Nada Lagerstrom, Psychiatrist and Ori R
Valkenberg Hospital, South Africa
Scientific Tracks Abstracts: Epilepsy J
Non epileptic seizures (NES) are defined as paroxysmal behaviors which resemble epileptic seizures (ES) but without pathognomonic electrophysiological correlate. NES are further classified as psychogenic (PNES), which are thought to be caused by psychosocial factors, and/or Ô??otherÔ?Ł (oNES) which may occur in some other clinical medical conditions. Globally NES present diagnostic and therapeutic challenge, as well as psychosocial burden. Studies show that it takes on average 7 years before the diagnosis is made in patients with treatment resistant seizures, and the cost carried is approximately 100 000 american dollars per patient (excluding the cost of treatment post diagnosis). There are numerous difficulties in achieving correct diagnosis and applying adequate treatment measures, ranging from deficiency in health services resources, both technical and human, to stigma and obstructive cultural and religious beliefs. Some studies show direct correlation between reduction in NES and countryÔ??s economic status. South Africa is developing country with very diverse and unique sociodemographic fabric. Public health services , which accommodate over 80% of South African population, mainly of lower socioeconomic status and extreme poverty, are overburdened and under-resourced. This often leads to inadequate and incomplete medical work up, which, applied to the context of NES, means that psychiatrists will have to manage complex patients who are referred to them with scarce history and less than basic prior investigations. This paper aims to address the challenges faced in clinical psychiatric practice in South Africa regarding diagnosis and management of NES, with focus on PNES and solution based approach.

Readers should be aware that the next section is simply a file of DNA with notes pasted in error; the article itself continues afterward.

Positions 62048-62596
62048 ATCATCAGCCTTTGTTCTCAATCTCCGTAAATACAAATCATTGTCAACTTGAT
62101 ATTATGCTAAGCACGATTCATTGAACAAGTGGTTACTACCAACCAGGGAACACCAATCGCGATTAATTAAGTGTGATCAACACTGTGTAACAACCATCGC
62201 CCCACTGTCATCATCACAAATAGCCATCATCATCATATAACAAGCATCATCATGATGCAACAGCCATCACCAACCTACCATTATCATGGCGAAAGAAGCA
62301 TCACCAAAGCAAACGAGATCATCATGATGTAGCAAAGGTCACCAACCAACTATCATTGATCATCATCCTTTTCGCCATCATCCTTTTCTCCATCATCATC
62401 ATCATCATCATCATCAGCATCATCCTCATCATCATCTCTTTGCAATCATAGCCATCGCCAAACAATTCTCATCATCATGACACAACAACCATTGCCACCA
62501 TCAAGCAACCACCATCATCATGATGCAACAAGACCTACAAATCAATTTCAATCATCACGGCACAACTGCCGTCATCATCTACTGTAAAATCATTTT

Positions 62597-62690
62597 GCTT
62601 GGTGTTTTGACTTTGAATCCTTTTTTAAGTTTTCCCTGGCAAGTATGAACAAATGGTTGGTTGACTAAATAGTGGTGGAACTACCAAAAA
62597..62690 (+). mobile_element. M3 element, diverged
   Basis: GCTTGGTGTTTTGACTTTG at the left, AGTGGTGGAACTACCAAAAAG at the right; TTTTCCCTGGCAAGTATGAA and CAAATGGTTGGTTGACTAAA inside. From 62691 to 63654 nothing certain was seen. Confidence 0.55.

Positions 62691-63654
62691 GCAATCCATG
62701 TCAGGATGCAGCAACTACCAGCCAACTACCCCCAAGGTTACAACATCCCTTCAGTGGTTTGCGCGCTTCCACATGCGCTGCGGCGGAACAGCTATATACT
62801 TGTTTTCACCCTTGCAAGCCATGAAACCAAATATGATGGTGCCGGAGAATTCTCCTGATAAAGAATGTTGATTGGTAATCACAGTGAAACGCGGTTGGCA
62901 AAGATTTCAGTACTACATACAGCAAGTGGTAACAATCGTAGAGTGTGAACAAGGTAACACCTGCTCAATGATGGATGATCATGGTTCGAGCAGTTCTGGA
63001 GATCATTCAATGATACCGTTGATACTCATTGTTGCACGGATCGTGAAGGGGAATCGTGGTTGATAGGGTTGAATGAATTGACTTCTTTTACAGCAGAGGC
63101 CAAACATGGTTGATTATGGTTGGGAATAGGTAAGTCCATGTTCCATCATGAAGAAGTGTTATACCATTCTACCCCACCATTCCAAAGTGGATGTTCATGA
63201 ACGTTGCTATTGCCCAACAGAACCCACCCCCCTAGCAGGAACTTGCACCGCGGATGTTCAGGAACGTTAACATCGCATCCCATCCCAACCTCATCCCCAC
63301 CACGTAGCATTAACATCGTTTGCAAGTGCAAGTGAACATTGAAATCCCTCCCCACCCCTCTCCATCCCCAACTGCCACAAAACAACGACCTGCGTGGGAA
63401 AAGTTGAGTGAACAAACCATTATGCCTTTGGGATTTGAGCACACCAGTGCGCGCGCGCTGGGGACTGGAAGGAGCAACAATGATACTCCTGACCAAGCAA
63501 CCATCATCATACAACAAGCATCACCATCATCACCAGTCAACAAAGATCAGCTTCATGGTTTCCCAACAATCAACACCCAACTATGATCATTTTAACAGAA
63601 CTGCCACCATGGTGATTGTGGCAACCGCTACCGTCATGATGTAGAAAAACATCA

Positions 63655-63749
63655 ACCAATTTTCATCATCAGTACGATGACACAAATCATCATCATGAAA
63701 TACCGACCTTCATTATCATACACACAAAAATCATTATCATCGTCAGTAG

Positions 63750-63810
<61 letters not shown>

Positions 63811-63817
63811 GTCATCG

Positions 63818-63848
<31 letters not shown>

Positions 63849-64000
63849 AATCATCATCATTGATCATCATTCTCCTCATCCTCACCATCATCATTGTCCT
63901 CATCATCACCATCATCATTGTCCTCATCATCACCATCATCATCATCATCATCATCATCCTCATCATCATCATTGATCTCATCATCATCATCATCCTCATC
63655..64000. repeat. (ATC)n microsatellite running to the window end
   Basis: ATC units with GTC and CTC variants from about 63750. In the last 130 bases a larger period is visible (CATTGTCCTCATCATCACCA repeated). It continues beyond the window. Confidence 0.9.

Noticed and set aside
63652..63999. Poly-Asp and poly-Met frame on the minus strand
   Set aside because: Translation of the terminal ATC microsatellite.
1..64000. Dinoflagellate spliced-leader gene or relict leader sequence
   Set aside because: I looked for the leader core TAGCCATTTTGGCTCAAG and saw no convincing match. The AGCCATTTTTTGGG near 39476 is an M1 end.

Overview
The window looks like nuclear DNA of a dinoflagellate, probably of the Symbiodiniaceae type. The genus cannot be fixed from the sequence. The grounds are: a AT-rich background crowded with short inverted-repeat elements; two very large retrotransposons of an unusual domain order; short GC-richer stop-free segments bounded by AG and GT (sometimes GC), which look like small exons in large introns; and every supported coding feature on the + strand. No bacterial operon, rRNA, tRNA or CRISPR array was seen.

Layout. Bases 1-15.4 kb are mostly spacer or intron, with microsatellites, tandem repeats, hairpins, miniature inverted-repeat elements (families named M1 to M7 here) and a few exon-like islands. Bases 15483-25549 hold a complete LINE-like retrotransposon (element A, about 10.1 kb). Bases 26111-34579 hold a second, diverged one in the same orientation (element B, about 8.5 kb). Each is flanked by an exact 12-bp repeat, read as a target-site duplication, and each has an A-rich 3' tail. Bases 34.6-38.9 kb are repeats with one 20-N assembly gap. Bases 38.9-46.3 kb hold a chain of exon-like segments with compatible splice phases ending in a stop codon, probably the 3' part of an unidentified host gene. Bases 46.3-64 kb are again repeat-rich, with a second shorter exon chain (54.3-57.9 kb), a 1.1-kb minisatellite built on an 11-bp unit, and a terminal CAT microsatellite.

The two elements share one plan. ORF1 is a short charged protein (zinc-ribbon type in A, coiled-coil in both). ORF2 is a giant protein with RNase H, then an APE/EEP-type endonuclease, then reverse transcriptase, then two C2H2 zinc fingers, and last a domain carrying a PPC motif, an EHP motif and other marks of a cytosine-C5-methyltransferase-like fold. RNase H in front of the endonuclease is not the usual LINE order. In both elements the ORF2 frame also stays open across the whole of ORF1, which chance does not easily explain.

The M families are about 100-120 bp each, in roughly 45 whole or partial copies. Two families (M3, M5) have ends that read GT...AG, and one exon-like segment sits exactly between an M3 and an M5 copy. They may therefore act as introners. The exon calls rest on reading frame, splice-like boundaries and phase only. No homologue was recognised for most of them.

Nada Lagerstrom is a psychiatrist currently working and Valkenberg Psychiatric Hospital, University of Cape Town. Dr Rasmita Ori is a subspecialist Neuropsychiatrist, currently working in Valkenberg Hospital, University of Cape Town, as consultant and lecturer, and in private practice.
Epilepsy Journal received 24 citations as per Google Scholar report